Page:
Car accidents can cause serious and debilitating injuries, including traumatic brain injuries. In 2010, 2.5 million traumatic brain injuries were suffered in the United States. During 2010, TBI was diagnosed following 280,000 hospital visits when the victim was hospitalized and during 2.2 million emergency department visits. Also in 2010, according to the Centers for Disease Control and Prevention, TBI contributed to the death of 50,000 people. In addition, TBIs account for 30 percent of all injury-related deaths.

Traumatic brain injuries may result in permanent disability or death. Individuals that survive a TBI may often suffer significant disabilities and challenges in the future. The impact of a TBI on a victim can include impaired thinking, impaired memory, impaired movement, impaired sensation and impaired emotional function.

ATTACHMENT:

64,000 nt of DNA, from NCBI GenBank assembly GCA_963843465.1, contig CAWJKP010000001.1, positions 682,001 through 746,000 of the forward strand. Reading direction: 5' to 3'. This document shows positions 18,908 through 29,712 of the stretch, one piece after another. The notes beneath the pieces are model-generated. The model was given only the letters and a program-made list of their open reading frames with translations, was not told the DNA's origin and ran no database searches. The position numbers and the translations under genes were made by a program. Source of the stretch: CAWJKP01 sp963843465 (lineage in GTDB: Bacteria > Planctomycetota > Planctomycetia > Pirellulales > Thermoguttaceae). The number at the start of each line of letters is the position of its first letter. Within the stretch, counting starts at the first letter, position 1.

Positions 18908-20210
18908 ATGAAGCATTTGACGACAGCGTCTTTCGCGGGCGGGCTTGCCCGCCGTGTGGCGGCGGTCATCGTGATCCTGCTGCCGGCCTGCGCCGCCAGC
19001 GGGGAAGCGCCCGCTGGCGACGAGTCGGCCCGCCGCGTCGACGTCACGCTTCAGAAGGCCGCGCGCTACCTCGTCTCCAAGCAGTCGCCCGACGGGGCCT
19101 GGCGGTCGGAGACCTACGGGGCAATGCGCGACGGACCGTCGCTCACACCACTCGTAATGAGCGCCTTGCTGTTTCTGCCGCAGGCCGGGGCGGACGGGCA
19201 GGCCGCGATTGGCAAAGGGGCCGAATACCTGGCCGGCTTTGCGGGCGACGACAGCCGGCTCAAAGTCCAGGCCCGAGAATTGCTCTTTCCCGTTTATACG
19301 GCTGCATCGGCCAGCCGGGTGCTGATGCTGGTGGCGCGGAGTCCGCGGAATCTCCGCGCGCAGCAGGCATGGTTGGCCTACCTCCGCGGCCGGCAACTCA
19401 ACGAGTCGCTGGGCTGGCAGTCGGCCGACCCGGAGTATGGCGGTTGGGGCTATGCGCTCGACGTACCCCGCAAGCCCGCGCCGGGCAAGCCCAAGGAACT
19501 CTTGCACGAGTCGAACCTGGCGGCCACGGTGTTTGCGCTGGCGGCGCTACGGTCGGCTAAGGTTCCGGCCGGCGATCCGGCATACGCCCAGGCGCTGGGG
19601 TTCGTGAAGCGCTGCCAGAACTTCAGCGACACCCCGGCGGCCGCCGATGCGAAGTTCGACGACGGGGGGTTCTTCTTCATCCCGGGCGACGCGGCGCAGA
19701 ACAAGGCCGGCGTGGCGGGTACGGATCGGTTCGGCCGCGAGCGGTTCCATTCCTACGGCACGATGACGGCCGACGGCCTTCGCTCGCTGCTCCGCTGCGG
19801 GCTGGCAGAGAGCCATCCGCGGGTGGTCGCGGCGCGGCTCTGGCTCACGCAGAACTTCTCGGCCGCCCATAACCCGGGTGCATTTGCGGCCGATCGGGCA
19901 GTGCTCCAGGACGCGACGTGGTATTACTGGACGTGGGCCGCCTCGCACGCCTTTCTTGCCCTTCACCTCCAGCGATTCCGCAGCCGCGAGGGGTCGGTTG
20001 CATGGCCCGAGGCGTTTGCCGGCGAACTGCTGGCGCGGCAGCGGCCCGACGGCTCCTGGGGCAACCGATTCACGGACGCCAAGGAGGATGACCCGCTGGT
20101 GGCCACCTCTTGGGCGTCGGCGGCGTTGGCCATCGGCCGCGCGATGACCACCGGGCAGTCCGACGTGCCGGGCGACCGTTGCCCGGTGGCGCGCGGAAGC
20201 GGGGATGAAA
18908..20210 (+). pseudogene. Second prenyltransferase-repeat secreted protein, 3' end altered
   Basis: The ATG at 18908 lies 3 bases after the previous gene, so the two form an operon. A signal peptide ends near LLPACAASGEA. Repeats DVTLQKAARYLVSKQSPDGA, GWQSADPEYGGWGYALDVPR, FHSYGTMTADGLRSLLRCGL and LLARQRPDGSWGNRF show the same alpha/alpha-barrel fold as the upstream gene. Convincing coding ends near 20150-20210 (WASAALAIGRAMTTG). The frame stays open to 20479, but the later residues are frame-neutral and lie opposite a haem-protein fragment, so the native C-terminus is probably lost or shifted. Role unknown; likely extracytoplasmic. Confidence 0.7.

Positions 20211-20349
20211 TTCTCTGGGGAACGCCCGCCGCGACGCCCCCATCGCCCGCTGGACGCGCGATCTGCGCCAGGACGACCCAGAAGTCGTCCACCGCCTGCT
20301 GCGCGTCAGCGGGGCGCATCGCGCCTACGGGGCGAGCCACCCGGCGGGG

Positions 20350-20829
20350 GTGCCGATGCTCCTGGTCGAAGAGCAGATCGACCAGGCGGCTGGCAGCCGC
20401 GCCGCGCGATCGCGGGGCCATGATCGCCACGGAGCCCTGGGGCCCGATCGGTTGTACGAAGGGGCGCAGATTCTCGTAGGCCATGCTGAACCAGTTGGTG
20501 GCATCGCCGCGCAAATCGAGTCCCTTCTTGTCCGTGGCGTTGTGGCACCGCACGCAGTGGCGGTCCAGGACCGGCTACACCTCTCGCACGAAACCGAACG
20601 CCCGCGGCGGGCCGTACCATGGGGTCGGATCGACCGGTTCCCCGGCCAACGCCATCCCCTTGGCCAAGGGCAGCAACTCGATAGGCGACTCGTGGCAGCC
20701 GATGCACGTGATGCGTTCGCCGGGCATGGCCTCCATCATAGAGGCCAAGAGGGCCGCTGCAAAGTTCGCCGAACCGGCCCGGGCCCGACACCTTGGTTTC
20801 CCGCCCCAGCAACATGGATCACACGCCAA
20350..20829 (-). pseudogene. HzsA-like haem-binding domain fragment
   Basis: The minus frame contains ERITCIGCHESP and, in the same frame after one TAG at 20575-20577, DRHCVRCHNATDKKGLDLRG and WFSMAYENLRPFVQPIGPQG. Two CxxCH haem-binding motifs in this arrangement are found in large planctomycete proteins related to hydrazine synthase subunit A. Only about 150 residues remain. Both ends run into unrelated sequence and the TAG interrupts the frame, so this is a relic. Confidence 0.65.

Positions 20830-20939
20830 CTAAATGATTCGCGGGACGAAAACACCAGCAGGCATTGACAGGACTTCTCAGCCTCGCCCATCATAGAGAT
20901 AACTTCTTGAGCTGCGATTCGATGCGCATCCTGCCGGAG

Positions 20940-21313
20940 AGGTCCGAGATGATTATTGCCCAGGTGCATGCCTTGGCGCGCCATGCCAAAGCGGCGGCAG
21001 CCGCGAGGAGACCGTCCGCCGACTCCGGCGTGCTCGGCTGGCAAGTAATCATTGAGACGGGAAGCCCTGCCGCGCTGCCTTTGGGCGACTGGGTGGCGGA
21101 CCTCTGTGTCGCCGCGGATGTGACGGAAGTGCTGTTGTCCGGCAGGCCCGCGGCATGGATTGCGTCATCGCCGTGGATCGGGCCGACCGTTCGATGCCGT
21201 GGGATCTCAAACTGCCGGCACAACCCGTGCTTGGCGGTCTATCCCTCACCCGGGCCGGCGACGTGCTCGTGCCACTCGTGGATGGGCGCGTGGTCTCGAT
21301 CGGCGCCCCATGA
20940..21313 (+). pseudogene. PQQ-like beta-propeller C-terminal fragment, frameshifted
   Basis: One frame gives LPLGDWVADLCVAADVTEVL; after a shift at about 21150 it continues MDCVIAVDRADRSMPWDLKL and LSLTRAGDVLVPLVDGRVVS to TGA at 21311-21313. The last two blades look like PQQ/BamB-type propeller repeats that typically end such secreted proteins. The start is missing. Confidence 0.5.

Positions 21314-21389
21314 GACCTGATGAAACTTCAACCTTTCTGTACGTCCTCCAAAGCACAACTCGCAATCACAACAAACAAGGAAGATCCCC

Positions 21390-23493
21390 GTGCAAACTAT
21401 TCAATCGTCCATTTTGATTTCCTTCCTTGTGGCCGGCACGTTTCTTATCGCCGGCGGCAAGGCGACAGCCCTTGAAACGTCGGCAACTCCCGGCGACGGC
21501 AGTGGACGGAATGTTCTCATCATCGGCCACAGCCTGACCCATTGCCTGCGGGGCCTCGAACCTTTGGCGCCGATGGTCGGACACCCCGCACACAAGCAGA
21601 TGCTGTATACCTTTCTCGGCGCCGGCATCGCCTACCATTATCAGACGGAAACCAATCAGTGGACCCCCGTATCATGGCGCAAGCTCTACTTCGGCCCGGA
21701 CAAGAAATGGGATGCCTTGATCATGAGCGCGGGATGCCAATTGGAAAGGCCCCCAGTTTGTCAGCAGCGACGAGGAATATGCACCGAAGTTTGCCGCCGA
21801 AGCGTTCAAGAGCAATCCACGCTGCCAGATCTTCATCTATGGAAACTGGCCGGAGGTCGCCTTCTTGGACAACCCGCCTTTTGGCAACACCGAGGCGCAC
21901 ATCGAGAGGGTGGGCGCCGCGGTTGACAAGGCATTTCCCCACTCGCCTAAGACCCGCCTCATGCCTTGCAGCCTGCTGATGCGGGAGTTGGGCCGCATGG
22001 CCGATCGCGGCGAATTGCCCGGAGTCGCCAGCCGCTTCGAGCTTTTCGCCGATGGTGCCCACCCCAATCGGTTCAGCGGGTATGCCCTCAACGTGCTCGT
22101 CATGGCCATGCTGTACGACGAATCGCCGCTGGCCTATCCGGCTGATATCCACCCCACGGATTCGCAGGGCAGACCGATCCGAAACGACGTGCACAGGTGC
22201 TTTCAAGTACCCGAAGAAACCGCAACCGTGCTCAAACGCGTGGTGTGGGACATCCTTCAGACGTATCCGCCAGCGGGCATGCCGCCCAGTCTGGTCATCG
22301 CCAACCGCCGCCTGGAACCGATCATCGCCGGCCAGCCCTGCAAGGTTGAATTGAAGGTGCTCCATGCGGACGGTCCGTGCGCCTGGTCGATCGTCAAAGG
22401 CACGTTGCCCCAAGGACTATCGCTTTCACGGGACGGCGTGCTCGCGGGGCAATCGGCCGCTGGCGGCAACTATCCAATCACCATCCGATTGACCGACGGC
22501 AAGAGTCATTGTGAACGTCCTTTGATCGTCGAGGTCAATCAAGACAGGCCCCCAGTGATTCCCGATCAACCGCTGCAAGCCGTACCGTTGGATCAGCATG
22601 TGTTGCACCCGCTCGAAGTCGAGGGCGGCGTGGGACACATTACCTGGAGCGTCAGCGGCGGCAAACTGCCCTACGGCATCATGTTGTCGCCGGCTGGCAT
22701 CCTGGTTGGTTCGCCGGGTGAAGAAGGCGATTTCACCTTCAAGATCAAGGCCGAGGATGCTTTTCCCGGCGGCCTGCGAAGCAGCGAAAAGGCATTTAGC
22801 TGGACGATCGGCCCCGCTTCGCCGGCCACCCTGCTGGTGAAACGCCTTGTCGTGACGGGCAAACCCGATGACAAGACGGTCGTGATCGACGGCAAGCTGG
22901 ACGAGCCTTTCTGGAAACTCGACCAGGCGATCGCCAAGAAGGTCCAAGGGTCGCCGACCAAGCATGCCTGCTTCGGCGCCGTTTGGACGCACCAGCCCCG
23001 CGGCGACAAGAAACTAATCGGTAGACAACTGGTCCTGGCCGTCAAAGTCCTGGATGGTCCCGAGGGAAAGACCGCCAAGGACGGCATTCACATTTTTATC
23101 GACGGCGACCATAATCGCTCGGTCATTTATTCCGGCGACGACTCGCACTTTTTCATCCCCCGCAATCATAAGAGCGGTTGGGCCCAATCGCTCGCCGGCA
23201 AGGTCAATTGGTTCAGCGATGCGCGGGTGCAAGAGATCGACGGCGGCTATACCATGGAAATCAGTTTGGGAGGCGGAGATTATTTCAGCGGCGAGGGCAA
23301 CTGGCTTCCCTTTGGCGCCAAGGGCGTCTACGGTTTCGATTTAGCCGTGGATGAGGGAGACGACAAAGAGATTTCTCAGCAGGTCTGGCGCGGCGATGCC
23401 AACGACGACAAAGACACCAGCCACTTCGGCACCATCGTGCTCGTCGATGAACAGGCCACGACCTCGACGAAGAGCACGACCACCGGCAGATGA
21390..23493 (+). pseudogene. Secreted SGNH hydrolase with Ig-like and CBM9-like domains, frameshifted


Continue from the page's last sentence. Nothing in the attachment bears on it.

A TBI may be open or closed and results from trauma to the head that disrupts the brain’s normal function. TBIs can range from mild to severe. The impact of a TBI can be significant physically, financially and emotionally. Victims and family members of victims may suffer significant physical, financial and emotional challenges following a car accident that has resulted in a traumatic brain injury. The cost to treat TBI and permanent disabilities can be extensive. The total estimated cost of TBIs in 2010 was $76.5 billion.

From 2006 to 2010, car accidents accounted for nearly 15 percent of traumatic brain injuries. Because of the significant harm and disruption a TBI can cause, it is important that families are familiar with options that may help with damages suffered following a TBI which may include medical expenses, future medical care, lost wages, lost-earning capacity and pain and suffering damages. When a car accident has wrongfully resulted in a TBI, a careless driver may be required to compensate the victims who have been harmed.

Source: Centers for Disease Control and Prevention, “Injury Prevention & Control: Traumatic Brain Injury,” Accessed Jan. 12, 2015